Audiobooks from memos, presentations and even books.

2 Oct 2012 - 3:27am
2 years ago
3 replies
2893 reads
Ali Naqvi
2008

Hello members,

I am about to make some research on an idea. Basically its an online company which wants to create audiobooks from memos, presentations and even books.

Why?  People have a need in the fast society to memorize presentations, etc. and dont have time to read in a car, packed public transportation etc. The audiobook will allow just that. There are computerized voices but they suck and cannot come close to an audiobook produced by a human.

I personally think that it will be difficult to create audio for visual information such as graphs, pictures etc.

As you all are experienced interaction designers/ Uxer Experience practitioners, I would like to hear your view on this.

DO you think there is a need for such a product and if so, is there a way I can overcome the visual graphics "problem"?

 

Regards

 

Ali

Comments

2 Oct 2012 - 3:39am
Nathan Hornby
2011

I couldn't possibly comment on the need for the service (although it sounds interesting) - I am however very interested in the responses you get with relation to how to represent graphical data audiably.

Technically speaking, if we're talking graphs specifically, then they're a visual way to represent data.  So perhaps rather than considering how to audiably represent a graph, you should be focussing on representing the data itself?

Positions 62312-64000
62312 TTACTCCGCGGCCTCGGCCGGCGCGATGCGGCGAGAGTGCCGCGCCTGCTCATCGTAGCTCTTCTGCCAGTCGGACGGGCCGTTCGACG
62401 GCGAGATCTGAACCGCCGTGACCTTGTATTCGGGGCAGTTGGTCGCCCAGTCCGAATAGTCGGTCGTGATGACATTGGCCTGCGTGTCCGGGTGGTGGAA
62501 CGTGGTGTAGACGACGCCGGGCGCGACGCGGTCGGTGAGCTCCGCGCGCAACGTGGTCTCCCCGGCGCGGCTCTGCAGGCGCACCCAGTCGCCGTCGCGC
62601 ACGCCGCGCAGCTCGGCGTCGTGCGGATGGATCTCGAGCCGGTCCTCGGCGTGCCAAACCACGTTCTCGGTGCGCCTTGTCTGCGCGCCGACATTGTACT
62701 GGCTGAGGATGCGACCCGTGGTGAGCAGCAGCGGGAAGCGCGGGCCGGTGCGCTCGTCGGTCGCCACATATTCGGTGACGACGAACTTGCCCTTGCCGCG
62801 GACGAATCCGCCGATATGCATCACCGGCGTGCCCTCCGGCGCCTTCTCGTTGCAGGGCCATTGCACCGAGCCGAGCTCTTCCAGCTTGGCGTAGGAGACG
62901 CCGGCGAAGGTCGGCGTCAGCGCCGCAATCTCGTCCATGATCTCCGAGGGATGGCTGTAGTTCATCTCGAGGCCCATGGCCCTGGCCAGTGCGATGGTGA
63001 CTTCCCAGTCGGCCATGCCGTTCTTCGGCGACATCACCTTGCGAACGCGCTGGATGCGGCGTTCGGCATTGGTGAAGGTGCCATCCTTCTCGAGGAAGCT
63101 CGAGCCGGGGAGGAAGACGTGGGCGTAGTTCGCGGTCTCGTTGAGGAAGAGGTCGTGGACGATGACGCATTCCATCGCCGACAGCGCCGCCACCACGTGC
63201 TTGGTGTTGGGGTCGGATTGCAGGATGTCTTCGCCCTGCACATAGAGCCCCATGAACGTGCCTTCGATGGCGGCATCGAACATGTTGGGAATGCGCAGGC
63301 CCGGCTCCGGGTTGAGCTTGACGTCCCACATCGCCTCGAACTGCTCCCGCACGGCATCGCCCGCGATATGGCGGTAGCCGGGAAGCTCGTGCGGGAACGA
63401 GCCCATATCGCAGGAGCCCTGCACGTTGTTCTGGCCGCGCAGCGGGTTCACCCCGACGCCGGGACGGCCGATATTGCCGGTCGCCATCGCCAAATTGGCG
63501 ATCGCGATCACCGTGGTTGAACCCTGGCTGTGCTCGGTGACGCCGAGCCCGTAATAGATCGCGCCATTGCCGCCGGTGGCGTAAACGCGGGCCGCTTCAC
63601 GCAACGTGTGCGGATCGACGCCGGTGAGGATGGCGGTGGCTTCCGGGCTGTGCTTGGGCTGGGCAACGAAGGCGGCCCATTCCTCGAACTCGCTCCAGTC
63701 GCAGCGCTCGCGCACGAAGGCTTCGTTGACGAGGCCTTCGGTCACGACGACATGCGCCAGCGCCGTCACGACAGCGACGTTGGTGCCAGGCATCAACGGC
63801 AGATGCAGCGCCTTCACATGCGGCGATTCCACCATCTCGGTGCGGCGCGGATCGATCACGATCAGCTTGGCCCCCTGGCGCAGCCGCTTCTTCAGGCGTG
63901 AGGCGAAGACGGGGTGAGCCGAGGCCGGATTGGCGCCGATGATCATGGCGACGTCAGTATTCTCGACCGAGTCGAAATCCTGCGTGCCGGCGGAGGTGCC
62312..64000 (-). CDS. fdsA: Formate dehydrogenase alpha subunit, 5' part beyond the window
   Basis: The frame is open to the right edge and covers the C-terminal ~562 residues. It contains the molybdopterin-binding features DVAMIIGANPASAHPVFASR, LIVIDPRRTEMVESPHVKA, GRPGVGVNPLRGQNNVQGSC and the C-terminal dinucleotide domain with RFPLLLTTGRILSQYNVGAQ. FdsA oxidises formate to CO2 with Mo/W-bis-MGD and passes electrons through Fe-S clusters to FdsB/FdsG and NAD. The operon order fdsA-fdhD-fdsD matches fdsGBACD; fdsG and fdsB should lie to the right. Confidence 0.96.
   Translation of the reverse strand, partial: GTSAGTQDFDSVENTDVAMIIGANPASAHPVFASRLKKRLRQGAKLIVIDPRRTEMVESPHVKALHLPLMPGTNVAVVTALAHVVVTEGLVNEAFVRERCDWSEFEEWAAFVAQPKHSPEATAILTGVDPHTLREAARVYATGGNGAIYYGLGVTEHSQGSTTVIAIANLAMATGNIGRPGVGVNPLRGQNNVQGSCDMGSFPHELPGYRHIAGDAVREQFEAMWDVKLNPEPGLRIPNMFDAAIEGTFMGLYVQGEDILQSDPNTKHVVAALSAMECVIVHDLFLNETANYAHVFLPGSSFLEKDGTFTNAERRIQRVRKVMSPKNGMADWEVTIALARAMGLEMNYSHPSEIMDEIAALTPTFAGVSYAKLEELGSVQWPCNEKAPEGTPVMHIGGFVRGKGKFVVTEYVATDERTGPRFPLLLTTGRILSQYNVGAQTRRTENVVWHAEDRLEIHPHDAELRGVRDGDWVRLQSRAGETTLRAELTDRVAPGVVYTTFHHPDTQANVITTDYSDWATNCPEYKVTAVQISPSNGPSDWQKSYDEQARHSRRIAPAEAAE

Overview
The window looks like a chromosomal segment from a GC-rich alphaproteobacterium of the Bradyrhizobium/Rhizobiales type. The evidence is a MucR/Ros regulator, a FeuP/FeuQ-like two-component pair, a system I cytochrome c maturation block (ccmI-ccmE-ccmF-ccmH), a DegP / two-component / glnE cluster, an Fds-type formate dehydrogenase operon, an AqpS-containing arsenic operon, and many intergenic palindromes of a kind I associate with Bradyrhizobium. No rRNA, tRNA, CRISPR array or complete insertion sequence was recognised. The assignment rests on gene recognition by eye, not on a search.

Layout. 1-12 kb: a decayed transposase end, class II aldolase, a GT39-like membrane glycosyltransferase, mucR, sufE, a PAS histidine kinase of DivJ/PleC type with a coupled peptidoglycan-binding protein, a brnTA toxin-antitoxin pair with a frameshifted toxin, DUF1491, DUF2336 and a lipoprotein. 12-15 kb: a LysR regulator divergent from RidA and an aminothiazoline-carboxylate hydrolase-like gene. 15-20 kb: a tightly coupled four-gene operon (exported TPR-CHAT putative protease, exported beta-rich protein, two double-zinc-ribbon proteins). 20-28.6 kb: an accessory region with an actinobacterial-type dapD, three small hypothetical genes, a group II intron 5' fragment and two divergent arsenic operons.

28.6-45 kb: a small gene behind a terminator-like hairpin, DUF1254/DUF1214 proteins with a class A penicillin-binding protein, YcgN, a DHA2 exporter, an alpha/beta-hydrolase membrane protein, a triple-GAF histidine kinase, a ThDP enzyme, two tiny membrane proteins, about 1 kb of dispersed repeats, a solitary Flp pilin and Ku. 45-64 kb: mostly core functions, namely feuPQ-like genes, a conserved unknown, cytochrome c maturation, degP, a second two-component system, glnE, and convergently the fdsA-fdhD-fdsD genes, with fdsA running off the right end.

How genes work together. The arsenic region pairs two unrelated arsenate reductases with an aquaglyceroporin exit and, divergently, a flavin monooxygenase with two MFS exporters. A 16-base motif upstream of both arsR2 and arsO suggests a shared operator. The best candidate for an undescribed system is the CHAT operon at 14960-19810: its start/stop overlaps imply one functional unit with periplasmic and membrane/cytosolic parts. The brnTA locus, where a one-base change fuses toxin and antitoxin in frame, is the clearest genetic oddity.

I wonder if this is an issue that the visually impaired have already tackled audiably?

Either way I'm staying tuned and I hope you get some solid responses.

2 Oct 2012 - 3:53am
Nathan Hornby
2011

Just tracked this down, thought it might be of some use (http://ncam.wgbh.org/invent_build/web_multimedia/accessible-digital-media-guide/guideline-f-graphs):

In recordings of textbooks on audiotape or CD for use by blind students, narrators routinely describe graphs and charts in words. A carefully scripted description can convey the main points of a graph. This text can be displayed on screen for use by assistive technology, delivered directly by the product with text-to-speech, or delivered programmatically through an accessibility API. See the section on access issues for selected development environments for information on accessibility APIs. The text should describe the layout of the graph, the location of variables on the graph, and the overall trend. Here is an example from the National Braille Association Tape Recording Manual (listed in Appendix 4, Guides to Spoken Mathematics

4 Oct 2012 - 8:25am
Nathan Hornby
2011

Tried to reply to this post 3 times now - either not getting past moderation or something's broken - awesome for the interaction design association ay? ;)

If you want to discuss this a little more shoot me a message @nathanhornby or any other contact method at www.nathanhornby.com as I have a little info and ideas on how to approach it.

Happy to help, but IxDA clearly doesn't want me to.

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